More specifically, the vestibular branch carries impulses for equilibrium and the cochlear branch carries impulses for hearing. Located in the internal acoustic canal.| Glossopharyngeal| Medulla| Receives taste from the posterior 1/3 of the tongue, provides secretomotor innervation to theparotid gland, and provides motor innervation to the stylopharyngeus. Some sensation is also relayed to the brain from the palatine tonsils. Located in the jugular foramen.
Introduction The experiment involved an examination of contractile responses of a skeletal muscle. This is completed using an electrical stimulus, a dissected motor nerve is stimulated to achieve the desired muscle contractions. Then the stimulation of the muscle itself was observed, allowing for a comparison of voltage (force) requirements. This comparison of voltage's is obtained by finding and ...
Vagus| Posterolateral sulcus ofMedulla Supplies branchiomotor innervation to most laryngeal and pharyngeal muscles (except thestylopharyngeus, which is innervated by the glossopharyngeal).
Also provides parasympatheticfibers to nearly all thoracic and abdominal viscera down to the splenic flexure. Receives the special sense of taste from the epiglottis. A major function: controls muscles for voice and resonance and the soft palate. Symptoms of damage: dysphagia (swallowing problems),velopharyngeal insufficiency. Located in the jugular foramen.| Accessory or spinal-acccessory(or cranial accessory nerveor spinal accessory nerve)| Cranial and Spinal Roots| Controls the sternocleidomastoid and trapezius muscles, and overlaps with functions of the vagus nerve (CN X).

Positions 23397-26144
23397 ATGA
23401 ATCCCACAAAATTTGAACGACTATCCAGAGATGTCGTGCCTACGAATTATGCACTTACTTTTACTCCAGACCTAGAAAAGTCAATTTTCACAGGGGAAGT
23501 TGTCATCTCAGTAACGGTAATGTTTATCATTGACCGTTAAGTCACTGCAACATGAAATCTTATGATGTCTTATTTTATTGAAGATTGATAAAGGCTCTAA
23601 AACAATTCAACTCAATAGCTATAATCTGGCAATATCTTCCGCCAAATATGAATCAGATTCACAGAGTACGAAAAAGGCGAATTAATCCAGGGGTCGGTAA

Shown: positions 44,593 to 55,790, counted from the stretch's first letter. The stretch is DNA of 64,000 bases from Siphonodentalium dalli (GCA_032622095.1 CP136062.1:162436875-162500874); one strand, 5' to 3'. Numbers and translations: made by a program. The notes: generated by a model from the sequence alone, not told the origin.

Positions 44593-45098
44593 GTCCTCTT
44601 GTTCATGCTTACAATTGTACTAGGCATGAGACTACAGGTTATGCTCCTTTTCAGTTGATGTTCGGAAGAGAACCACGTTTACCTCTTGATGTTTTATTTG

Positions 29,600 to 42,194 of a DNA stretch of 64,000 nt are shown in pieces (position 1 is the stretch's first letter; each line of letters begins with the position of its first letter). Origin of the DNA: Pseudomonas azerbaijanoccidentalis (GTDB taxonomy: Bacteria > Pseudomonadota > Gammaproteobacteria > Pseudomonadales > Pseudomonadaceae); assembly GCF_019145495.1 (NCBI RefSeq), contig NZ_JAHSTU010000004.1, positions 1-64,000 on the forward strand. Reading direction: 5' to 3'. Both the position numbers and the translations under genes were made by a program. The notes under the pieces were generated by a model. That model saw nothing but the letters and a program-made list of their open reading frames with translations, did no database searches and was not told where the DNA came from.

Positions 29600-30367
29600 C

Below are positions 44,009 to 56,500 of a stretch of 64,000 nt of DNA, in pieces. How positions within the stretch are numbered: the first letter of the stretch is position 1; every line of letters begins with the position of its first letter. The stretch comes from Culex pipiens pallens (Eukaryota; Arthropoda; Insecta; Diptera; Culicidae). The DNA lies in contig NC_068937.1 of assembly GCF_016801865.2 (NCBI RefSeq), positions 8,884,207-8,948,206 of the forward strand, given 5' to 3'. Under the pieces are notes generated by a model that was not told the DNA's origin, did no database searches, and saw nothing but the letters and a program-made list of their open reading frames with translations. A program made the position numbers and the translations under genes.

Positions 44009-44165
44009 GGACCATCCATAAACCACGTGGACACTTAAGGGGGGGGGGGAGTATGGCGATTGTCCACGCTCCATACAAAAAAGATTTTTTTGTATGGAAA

Symptoms of damage: inability to shrug, weak head movement. Located in thejugular foramen.| Hypoglossal| Medulla| Provides motor innervation to the muscles of the tongue (except for the palatoglossus, which is innervated by the vagus nerve) and other glossal muscles. Important for swallowing (bolus formation) and speech articulation. Located in the hypoglossal canal.|